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GREATEST: The Culture of Aspiration

From symbols of Western luxury to the desirable kitschiness of bootlegs, cultural critic and StyleZeitgeist founder Eugene Rabkin deconstructs the secret messages contained in Julien Boudet’s new photo series.


Eugene Rabkin is a fashion and culture journalist based in New York City. Reconnecting with longtime friend and creative collaborator Julien Boudet, Rabkin breaks down the hidden cultural references in Boudet's 'The Power of Logos.'

I witnessed the slow lifting of the Iron Curtain while growing up in Belarus in the early ’90s. Cultural artifacts started to trickle in, from rock records to MTV music videos, soon followed by big brands. To Westerners, Coca-Cola may have been a barely noticeable fact of life, but to us, it was a romanticized symbol of a vastly richer world with infinitely more color than ours.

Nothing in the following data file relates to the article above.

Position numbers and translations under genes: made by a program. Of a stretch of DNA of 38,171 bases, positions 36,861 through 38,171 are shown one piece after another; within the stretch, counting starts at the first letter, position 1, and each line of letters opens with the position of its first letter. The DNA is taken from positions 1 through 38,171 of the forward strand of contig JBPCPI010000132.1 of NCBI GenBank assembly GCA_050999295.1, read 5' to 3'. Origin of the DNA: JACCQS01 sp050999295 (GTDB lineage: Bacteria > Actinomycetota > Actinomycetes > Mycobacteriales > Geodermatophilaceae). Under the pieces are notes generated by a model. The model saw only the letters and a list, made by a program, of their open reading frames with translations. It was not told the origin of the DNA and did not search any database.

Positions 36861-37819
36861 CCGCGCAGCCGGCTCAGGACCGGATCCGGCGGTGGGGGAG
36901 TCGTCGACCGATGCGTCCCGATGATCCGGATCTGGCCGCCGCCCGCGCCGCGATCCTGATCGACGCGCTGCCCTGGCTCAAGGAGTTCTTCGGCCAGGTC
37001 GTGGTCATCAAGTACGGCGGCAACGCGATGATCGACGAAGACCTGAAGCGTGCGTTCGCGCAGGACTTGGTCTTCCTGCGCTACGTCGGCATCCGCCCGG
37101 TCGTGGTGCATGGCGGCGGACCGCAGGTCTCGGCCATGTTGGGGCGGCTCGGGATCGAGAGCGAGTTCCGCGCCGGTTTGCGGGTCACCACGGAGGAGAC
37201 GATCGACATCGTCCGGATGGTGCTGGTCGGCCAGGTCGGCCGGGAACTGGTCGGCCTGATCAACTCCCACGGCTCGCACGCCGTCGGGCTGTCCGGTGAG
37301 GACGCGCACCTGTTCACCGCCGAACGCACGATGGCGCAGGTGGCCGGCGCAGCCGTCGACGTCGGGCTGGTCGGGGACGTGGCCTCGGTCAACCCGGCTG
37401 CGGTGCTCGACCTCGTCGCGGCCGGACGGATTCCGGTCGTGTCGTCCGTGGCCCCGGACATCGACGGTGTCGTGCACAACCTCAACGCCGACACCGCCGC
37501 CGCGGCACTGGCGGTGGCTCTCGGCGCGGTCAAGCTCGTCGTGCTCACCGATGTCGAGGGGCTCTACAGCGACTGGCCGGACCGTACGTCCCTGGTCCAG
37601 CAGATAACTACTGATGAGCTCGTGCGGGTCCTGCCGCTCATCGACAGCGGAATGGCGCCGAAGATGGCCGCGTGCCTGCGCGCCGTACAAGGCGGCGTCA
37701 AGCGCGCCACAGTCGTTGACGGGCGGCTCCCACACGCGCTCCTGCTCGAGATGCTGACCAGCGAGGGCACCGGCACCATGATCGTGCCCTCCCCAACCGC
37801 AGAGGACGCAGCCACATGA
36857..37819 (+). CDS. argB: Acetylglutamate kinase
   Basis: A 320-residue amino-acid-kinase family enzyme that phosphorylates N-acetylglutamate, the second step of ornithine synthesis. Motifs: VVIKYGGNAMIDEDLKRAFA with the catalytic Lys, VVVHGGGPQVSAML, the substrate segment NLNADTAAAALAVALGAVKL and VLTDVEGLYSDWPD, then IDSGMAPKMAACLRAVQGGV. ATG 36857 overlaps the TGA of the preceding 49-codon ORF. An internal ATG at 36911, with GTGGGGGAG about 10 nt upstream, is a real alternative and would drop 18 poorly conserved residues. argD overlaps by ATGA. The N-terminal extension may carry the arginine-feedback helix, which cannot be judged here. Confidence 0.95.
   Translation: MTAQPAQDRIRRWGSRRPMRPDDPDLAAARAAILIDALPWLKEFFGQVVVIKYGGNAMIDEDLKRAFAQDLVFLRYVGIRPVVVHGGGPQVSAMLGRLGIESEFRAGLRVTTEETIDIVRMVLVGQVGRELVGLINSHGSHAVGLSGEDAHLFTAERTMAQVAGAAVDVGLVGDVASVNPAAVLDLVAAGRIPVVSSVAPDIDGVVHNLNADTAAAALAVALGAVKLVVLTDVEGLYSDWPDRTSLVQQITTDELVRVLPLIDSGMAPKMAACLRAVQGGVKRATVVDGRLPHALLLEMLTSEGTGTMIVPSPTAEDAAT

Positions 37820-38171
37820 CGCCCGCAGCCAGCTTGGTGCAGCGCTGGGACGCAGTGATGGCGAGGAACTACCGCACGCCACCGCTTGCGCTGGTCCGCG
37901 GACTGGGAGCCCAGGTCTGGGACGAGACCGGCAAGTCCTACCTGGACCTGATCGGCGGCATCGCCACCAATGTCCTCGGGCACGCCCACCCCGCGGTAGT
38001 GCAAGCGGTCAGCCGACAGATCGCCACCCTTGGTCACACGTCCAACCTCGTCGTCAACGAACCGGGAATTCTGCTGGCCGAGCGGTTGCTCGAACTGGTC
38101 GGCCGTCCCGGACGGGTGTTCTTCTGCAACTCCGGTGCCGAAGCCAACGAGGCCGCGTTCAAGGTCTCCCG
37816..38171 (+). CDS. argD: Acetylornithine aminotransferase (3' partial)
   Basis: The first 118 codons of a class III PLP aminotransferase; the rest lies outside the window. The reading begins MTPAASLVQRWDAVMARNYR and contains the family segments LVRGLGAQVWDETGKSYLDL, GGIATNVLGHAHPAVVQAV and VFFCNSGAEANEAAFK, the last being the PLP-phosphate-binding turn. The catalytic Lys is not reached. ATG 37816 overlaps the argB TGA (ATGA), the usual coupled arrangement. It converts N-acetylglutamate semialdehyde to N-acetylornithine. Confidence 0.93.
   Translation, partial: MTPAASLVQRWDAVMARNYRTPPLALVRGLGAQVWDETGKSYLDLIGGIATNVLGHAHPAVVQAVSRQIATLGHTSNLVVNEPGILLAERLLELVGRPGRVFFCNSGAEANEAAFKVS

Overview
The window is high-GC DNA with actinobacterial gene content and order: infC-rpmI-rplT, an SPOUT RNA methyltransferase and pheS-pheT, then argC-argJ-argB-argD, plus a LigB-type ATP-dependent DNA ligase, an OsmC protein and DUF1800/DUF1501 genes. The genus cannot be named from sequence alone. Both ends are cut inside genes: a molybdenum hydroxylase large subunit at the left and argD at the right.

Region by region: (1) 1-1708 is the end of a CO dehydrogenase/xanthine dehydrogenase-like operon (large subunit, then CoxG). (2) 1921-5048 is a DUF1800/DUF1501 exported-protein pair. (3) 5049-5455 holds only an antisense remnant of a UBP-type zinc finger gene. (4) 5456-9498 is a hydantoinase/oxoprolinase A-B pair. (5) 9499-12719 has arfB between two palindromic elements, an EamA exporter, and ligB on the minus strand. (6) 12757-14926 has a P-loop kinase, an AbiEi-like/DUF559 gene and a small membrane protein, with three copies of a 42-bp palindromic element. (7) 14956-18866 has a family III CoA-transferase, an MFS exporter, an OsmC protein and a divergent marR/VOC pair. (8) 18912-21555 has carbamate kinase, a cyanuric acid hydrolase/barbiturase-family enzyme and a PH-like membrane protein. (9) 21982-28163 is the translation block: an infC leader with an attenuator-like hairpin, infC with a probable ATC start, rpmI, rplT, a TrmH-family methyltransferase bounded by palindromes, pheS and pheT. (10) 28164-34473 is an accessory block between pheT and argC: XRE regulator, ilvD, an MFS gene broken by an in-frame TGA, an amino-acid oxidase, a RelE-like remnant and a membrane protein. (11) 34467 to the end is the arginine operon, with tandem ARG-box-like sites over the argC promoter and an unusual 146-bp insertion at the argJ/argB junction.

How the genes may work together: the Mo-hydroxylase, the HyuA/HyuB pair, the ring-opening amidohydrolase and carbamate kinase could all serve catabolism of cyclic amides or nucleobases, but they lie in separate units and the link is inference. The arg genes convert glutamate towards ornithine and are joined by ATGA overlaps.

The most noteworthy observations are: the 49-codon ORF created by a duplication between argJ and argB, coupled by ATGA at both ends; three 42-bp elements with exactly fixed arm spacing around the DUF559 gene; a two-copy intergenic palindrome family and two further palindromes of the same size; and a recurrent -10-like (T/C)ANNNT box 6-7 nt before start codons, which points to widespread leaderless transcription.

People lined up for hours when the first McDonald’s opened in Moscow’s Pushkinskaya Square. Awareness of clothing brands eventually followed, driven by bootlegs. As my town’s local state-owned department store began leasing space to private peddlers, the first thing I remember being excited about were T-shirts with logos embroidered on them. They had no rhyme or reason to them; fake Gucci was next to fake Reebok and cost the same. Genres that we don’t think twice about today, like luxury and sportswear, were anathema. These fakes represented the same thing: symbols of Western cool and aspiration.

Nike TN and Shox "sculptures" as part of Julien Boudet's 'The Power of Logos'   
Swoosh Porsche Cayenne as part of Julien Boudet's 'The Power of Logos'   
Left: Chanel BMW X5 / Right: Wrapped Three Stripes Scooter   
Louis Vuitton Jet Ski as part of Julien Boudet's 'The Power of Logos'   
Swoosh Bentley as part of Julien Boudet's 'The Power of Logos'